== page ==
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New section: July 2023

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1. First-order cybernetics is the study of systems that can be modelled as feedback loops. It focuses on the way that systems regulate themselves to maintain a desired state. First-order cybernetics was developed in the 1940s and 1950s by Norbert Wiener, Claude Shannon, and others.

· Wiener, N. (1948). Cybernetics: Or control and communication in the animal and the machine. MIT Press.

· Shannon, C. E., & Weaver, W. (1949). The mathematical theory of communication. University of Illinois Press.

2. Second-order cybernetics is the study of the observer and the observed. It recognizes that the observer is part of the system being observed and that this can affect the results of the observation. Second-order cybernetics was developed in the 1960s and 1970s by Heinz von Foerster, Gregory Bateson, and others.

· von Foerster, H. (1974). Observing systems. Intersystems Publications.

· Bateson, G. (1972). Steps to an ecology of mind. University of Chicago Press.

3. Third-order cybernetics is the study of the emergence of meaning and consciousness. It explores the way that systems create their own meaning and how this can lead to consciousness. Third-order cybernetics is still a developing field, and there is no single agreed-upon definition.

· Maturana, H. R., & Varela, F. J. (1980). Autopoiesis and cognition: The realization of the living. Springer.

· Luhmann, N. (1995). Social systems. Stanford University Press.

4. Fourth-order cybernetics is the study of the relationship between systems and their environment. It explores the way that systems are co-created by their environment and how this can lead to new forms of organization. Fourth-order cybernetics is also a developing field, and there is no single agreed-upon definition.

· Capra, F. (2002). The hidden connections: A science for sustainable living. Anchor Books.

· Rosen, R. (1985). Anticipatory systems: Philosophical, mathematical, and methodological foundations. Pergamon Press.


Elin Whitney-Smith on the Historical Role of the Press in the Development of Markets and Capitalism

"Capitalism developed where and when it did because there was high information access. There was high information access because of a major advance in information technology - the press. Where the technology was not controlled by the ’’powers that be” there was economic growth and a shift in the entire social structure. Where it was controlled there was no structural change and there was economic ruin. The development of capitalism is a major step change in economic growth. It is also a major change in the way people organize themselves into groups. Major step changes in the growth and in the organization of cultures are found to be related to the introduction and use of information technology. The limit to growth is the limit of effective use of information or the variety limit. Economies are able to grow once the variety limit is raised. Information technology allows people to increase their individual variety in relation to the amount of information processed. This increase in individual variety allows the entire society to grow. Where there is high access to information through technology there is much growth and where there is less information access through control of technology there is less economic growth. When a high access economy is in competition for resources with a low access economy the high access economy will be more economically successful."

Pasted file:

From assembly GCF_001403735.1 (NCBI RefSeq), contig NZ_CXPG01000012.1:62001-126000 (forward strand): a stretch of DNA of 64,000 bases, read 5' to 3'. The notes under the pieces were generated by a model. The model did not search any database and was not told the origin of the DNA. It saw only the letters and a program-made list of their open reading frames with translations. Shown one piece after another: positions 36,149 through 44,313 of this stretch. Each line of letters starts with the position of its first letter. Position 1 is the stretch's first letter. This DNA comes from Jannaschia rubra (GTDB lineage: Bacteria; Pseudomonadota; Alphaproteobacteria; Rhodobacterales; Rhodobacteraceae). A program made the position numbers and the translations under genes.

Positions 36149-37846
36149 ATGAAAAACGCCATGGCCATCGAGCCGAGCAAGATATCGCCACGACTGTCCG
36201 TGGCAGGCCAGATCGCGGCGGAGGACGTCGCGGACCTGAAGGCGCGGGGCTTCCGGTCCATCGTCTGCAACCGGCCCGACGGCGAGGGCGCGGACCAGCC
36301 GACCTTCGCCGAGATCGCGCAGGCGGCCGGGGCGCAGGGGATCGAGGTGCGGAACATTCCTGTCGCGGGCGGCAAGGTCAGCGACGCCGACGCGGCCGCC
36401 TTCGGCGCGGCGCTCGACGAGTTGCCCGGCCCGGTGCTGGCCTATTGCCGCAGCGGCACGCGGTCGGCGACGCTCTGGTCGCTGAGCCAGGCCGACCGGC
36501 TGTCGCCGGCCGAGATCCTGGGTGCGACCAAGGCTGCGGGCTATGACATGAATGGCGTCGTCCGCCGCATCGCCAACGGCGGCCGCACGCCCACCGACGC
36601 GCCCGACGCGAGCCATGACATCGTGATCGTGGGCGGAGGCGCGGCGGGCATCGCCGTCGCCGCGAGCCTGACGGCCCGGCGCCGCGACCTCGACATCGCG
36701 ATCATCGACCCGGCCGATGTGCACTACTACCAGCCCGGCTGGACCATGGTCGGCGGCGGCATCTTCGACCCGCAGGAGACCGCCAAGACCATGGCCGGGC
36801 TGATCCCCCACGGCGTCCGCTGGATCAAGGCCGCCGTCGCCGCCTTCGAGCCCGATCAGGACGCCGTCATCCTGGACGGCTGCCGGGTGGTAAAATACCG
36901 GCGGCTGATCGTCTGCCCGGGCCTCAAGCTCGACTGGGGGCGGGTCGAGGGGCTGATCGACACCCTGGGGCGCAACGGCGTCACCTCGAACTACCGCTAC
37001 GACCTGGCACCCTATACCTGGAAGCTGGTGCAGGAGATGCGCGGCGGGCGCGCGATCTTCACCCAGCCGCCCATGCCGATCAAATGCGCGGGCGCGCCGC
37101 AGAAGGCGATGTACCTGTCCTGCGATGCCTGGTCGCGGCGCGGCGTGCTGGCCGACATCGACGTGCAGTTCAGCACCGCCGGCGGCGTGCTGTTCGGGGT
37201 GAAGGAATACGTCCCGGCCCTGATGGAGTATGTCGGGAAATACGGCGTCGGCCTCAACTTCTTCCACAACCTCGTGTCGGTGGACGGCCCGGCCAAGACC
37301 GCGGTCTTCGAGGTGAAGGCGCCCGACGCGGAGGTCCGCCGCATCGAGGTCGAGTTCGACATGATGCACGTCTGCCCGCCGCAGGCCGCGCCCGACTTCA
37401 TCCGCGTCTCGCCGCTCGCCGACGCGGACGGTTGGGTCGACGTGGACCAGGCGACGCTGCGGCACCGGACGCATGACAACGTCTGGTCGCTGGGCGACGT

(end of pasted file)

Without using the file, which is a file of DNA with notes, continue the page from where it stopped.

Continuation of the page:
- Elin Whitney-Smith [1]


  1. Cybernetic State
  2. Cybernetics
  3. Cybernetics and Governance
  4. Cybernetics Movement


  1. Second Order Cybernetics
  2. Fourth Order Cybernetics

Key Resources


Please read:


On Cybernetic Government

  • Khanna, Parag, Technocracy in America. Charleston, South Carolina: CreateSpace, Independent Publishing Platform, 2017.
  • Seibel, Benjamin. (2016) Cybernetic Government. Wiesbaden: Springer.



  1. Cybernetics History
  2. ​Stafford Beer on the History and Origins of Cybernetics


  1. Cybernetics as an Antihumanism

Cybernetics and the Commons

  1. Common Cybernetics
  2. Cybernetics of the Commons
  3. Cybernetics Valuable to the Commons and for Understanding AI

Cybernetics and Production

  1. Cybernetic Planning
  2. Cybernetic Production Regime
  3. Cybernetic Self-Management
  4. Economic and Social Cybernetics
  5. Economic Cybernetics


Cybersyn in Chile

  1. Cybernetics of Governance and the Cybersyn Project
  2. Cybernetic Revolutionaries
  3. Eden Medina on Cybernetics and Revolution
  4. Socialist Cybernetics in Allende’s Chile
  5. Technology, Cybernetic Revolutionaries and Politics in Allende's Chile

Activist Cybernetics

  1. Cybernetic Revolution
  2. Direct Technocracy
  3. Neo-Cybernetic Politics
  4. Neocybernetic Governance and the End of Politics

Socialist Cybernetics

  1. Cybernetic Communism
  2. Cybernetic Socialism
  3. From Dot-com Capitalism to Cybernetic Communism
  4. Towards a New Cybernetic Socialism
  5. Paul Cockshott on the Possibilities for a New Cybernetic Socialism
  6. Red Cybernetics
  7. Solving the Global Crisis Requires the Approach of Economics Cybernetics
  8. Towards a New Cybernetic Socialism

The Soviet Experience

  1. History of Soviet Cybernetics
  2. Soviet Cybernetics and Planning
  3. Soviet Cybernetics and the Promise of Big Computer Socialism
  4. Why the Soviet Union Did Not Build a Nationwide Computer Network

Pages in category "Cybernetics"

The following 74 pages are in this category, out of 74 total.